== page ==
Dan has lived in the remote Cornish Moorland area of Bolventor all his life, and grew up on his parent's property - Outer Priddacombe Farm (an extremely remote place which still to this day has no mains water and generates its own electricity!). He comes from a long line of horse trainers (third generation) and has lived and worked in a remarkable environment surrounded by wild and dangerous cattle and horses his whole life. His father farms Galloway cattle and sheep and Moorland horses, while his mother breeds Appaloosa horses (she had the first registered Appaloosa stallion i t he southwest, Phoenix Saracen in November 1981).
Dan has been riding since before he could walk and owned his first pony, Curley Wurley at the age of 5. Curley was the foal of his sister's pony at the time and Dan told his parents that it was 'going to be brown and going to be his'. Curly is retired now but still lives with Dan as part of the family.
One of the many important factors that have shaped Dan into being the horseman he is today, is the way in which he learnt to ride, working cattle on the moor in real life situations, making life or death decisions (for the animals) and learning the true meaning of responsibility at a very early age. Dan started to work cattle from horseback with his father whilst being led at a very young age. His father has a great sense of humour and was always having fun with Dan's riding, like testing him by cantering away from him and Curley down over steep moorland tors, whilst looking over his shoulder with a grin on his face (and shouting “stay here then” in reply to Dan's whimperings of "I don’t want to go down over there, it's too steep!!").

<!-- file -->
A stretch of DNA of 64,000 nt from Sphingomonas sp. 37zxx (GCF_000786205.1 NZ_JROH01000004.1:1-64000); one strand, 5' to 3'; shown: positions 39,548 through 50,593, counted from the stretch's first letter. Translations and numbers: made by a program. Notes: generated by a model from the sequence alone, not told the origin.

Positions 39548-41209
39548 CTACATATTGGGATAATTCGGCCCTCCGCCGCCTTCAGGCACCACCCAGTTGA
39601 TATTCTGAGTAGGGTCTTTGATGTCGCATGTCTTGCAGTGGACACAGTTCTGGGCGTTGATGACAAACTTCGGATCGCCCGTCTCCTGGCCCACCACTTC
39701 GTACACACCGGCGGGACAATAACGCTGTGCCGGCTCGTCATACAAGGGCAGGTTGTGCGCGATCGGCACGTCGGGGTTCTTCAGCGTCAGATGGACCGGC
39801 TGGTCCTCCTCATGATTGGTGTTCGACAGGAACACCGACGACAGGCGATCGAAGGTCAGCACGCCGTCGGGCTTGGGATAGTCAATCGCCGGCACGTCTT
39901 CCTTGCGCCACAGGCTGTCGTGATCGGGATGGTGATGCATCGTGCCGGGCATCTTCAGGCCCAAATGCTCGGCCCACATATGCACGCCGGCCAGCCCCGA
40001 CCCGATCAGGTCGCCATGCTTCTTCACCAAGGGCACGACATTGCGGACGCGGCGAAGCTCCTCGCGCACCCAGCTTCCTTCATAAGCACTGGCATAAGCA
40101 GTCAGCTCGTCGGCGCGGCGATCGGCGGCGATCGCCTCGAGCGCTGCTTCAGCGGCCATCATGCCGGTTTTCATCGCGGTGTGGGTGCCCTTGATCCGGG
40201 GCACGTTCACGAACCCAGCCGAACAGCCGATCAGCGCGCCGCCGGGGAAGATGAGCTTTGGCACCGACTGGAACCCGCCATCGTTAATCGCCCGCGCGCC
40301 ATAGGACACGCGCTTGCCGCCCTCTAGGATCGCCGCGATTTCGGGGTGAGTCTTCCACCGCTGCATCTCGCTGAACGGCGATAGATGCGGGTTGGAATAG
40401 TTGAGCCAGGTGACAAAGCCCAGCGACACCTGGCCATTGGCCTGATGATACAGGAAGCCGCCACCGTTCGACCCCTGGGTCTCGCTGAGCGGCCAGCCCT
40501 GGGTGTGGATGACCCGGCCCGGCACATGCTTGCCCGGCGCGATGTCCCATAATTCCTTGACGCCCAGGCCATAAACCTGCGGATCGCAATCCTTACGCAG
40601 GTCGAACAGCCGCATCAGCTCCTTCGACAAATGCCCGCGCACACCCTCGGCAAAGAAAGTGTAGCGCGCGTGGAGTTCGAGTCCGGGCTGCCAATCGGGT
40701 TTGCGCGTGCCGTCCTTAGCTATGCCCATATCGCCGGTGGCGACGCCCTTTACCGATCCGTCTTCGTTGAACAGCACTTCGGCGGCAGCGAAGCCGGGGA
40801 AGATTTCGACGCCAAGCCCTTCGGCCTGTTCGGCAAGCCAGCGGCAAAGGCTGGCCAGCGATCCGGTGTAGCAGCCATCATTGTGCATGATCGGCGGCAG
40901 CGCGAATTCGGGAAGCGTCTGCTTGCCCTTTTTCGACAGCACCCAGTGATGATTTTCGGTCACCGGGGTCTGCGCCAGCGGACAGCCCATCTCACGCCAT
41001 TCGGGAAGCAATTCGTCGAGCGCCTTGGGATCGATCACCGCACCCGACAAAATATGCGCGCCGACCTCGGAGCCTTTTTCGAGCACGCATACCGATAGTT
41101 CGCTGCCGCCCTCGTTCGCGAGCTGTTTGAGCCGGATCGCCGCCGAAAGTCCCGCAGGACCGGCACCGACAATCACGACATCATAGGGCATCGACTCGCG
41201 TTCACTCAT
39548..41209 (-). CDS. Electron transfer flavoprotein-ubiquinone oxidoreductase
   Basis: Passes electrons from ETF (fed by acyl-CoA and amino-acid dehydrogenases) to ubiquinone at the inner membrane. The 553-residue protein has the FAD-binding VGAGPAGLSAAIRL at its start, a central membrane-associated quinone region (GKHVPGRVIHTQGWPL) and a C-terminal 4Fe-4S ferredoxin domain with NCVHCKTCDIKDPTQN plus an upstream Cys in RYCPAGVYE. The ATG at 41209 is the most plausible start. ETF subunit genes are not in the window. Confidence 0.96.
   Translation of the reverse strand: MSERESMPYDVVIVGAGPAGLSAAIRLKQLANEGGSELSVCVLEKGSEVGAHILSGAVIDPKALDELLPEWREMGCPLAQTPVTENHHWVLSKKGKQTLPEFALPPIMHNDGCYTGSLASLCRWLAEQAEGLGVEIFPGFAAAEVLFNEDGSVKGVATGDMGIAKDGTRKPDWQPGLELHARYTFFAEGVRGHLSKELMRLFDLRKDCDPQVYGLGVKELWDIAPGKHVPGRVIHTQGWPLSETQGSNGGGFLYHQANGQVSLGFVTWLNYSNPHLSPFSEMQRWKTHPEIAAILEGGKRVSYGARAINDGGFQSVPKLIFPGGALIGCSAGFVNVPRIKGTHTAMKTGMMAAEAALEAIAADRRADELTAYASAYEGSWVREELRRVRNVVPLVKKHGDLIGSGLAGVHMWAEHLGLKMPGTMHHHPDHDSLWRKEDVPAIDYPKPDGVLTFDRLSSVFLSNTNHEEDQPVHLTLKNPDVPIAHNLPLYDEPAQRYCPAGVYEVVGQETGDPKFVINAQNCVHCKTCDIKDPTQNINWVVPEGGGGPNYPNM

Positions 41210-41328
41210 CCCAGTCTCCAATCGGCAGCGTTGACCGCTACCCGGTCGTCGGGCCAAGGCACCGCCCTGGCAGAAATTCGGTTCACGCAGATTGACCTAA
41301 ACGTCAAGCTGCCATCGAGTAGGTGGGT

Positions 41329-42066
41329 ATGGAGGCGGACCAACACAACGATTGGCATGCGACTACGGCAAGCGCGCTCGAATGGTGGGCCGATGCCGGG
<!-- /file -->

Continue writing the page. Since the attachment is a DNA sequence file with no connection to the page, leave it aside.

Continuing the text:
His mum bought him his 1st western saddle when he was around 8 years old. From that day on, Dan decided that he couldn't stand riding in an English saddle, preferring to ride bare back with a sheep skin or saddle pad, in the absence of a western saddle. He went on to traditionally break his first horse in for a customer when he was just 12.
Dan left school at 16 and attended Cambourne College for three years, leaving there as a qualified Agricultural Engineer (City and Guilds: Parts one, two and three). He went on to work as an Ag. Eng. at M.S.T. Liskeard until 1983, worked for a short time as a Fencer's Mate with Stenoaks and in 1984 finally fulfilled his ambition to travel to Australia and climb Ayres Rock. Unfortunately, the first thing he did in Australia was to test out the hospital in Dandinong, as he contracted serious listearia salmonella food poisoning on the plane from England. Three weeks later and 3 and a half stone lighter, Dan started his working holiday of Australia. He worked as an apple picker, a mechanic, a ranch hand , an egg packer at a chicken farm, a stable lad, a trainee jockey at race yard, a stock fencer, a caretaker and a teaching assistant at a school for autistic children just to mention but a few.
In 1988, Dan made it to the semi-finals of the Australian Bicentenary Driving Competition (he was one of 30 contestants picked from over 2000 hopefuls from Great Britain taking part). The competition was to take part in a cattle drive of two hundred head of cattle from Darwin to Tenants Creek. Although he didn't make it to the final 8, he was later told by the organisers that not taking him due to his size and lack of B.H.S. knowledge was a mistake, as a number of the finalists had accidents during the trip whilst carrying out tasks that he had been carrying out on an almost daily basis.